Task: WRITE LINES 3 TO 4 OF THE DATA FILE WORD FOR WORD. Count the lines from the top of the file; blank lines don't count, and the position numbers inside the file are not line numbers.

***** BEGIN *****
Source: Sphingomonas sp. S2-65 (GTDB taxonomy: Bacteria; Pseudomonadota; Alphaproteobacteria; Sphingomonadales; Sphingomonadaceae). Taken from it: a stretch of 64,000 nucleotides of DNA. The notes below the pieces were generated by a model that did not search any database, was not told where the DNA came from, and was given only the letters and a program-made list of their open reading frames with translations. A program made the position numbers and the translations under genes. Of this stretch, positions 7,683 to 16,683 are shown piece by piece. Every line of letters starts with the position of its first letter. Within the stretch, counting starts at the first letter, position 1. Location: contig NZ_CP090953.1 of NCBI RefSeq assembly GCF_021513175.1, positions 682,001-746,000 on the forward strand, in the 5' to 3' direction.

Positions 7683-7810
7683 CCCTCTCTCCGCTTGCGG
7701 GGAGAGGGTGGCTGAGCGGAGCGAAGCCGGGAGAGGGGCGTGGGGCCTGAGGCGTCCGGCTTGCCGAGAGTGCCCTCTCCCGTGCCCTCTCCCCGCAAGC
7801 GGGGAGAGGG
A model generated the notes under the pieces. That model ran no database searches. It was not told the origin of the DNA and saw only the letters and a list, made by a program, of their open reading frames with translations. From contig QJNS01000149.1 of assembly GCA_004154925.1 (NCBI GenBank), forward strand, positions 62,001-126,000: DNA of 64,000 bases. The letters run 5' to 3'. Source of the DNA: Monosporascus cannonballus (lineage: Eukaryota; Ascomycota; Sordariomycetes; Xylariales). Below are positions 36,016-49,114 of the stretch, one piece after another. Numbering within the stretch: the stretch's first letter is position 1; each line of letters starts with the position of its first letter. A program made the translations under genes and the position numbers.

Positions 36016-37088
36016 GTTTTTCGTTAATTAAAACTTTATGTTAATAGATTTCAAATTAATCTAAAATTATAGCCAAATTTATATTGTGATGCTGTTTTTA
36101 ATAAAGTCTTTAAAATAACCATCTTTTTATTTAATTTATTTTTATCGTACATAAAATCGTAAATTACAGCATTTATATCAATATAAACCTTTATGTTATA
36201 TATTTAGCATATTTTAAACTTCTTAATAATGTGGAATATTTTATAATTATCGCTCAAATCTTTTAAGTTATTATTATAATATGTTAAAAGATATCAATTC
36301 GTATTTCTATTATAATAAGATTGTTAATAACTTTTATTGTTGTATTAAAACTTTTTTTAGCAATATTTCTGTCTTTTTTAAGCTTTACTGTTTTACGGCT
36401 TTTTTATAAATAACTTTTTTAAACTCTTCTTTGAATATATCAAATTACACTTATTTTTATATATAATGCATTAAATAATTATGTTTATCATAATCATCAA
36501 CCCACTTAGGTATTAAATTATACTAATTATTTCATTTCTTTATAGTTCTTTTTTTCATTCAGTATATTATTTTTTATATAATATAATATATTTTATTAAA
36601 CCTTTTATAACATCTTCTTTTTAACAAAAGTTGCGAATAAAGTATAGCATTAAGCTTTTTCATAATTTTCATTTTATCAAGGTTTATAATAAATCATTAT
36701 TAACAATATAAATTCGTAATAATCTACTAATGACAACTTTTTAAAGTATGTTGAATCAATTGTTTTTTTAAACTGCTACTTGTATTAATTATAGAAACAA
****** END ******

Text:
7683 CCCTCTCTCCGCTTGCGG
7701 GGAGAGGGTGGCTGAGCGGAGCGAAGCCGGGAGAGGGGCGTGGGGCCTGAGGCGTCCGGCTTGCCGAGAGTGCCCTCTCCCGTGCCCTCTCCCCGCAAGC